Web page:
- "Do you agree with these changes?"
💰 Measuring cost per participant
Why: To go a step further, you can measure the cost of the session and relate it to the cost estimated by the managers: were the ideas brought during this session worth X euros/dollars? (corresponding to the direct and indirect costs of brainstorming).
How: For a correct calculation, take into account the hourly wage rates of the people involved, the venue, the catering, but also the opportunity costs and the indirect costs. Then relate this sum to the approximate (and very subjective) value of the ideas and other KPIs brought by the session.
🌱 Measuring societal and environmental impact
Why: More and more, the event industry has to evolve and propose more environmentally friendly ways of operating, with a real societal approach behind each step of the process.
How: You have several ways to calculate your societal contribution: By measuring the proportion of your service providers who have a CSR approach, by measuring your own carbon footprint during the event, by asking participants their opinion on this aspect...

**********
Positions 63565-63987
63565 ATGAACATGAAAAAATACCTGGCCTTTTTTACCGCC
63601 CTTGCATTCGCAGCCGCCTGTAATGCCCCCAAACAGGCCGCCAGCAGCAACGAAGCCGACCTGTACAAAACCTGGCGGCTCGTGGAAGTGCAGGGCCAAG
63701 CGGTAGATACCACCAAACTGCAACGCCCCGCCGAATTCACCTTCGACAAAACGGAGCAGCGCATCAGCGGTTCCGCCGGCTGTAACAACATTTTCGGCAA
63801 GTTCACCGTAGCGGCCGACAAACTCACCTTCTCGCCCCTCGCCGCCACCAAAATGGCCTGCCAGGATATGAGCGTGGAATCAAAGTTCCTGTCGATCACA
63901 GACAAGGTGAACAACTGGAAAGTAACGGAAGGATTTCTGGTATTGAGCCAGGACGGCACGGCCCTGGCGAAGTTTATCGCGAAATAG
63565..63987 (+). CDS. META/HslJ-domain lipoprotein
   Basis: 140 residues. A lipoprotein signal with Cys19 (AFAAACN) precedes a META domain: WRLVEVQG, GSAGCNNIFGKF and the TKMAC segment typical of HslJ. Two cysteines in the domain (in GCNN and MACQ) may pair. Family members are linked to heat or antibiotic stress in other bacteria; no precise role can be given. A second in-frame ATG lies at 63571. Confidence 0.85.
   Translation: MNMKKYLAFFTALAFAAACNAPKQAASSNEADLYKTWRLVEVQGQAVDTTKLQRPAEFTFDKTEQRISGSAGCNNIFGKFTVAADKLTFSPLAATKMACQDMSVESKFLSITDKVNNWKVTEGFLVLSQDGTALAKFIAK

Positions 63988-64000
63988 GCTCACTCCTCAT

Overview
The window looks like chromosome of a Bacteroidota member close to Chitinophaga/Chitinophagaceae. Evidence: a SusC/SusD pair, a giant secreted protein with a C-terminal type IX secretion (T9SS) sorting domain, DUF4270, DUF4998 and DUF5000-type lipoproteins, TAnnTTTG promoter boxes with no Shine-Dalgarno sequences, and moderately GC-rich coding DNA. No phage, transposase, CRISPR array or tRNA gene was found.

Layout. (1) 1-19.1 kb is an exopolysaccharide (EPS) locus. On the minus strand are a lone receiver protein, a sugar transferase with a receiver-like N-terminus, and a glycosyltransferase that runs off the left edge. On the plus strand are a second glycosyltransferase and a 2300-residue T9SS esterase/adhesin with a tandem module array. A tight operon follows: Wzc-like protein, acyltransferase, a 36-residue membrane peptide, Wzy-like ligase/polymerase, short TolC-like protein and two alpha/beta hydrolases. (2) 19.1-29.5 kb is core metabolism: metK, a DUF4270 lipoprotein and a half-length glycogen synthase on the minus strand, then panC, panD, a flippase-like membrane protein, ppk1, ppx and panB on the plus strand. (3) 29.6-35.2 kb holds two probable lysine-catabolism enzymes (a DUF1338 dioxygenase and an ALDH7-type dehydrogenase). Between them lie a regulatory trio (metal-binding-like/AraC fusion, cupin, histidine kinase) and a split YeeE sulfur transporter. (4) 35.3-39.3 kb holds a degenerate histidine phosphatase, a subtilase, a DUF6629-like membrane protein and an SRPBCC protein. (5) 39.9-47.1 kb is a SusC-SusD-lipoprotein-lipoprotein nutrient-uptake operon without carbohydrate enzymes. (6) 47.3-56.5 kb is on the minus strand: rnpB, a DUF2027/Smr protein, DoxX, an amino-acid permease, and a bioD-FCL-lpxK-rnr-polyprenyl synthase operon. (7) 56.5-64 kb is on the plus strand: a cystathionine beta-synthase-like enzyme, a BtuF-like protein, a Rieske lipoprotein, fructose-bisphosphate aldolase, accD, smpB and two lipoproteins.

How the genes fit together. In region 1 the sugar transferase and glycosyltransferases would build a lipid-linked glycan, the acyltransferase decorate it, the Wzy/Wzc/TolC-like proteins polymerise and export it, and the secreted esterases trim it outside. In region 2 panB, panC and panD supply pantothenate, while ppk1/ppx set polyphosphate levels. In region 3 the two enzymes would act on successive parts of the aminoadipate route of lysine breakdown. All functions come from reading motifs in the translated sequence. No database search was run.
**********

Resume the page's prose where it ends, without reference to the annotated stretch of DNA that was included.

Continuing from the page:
To go further, you can even decide to call upon a certification firm and pass the ISO20121 standard, guaranteeing you an image (and an investment) as an actor invested in environmental improvement issues in events.
Don't hesitate to visit our article dedicated to environmental issues in the organization of an event!
Internal events often require the measurement of more qualitative KPIs.
We are looking to understand the feeling of the participants, more than to statistically measure certain data.
In addition, Digitevent's real-time dashboard can give you relevant information on attendance rates, response rates, among other objective elements.
However, it will take a lot of human interpretation and experienced managers to be able to accurately analyze the various responses to your questionnaires. Ask your managers about the obstacles and successes of these internal events, what they would change, what they appreciated, and whether they plan to do it again this year.
Also, take the time to debrief after the results are in. Data and the understanding of performance are fundamental, but they must remain at the service of decision-making in order to improve over time.
And above all, don't forget to have fun in your internal events, they will be all the more memorable for your teams :)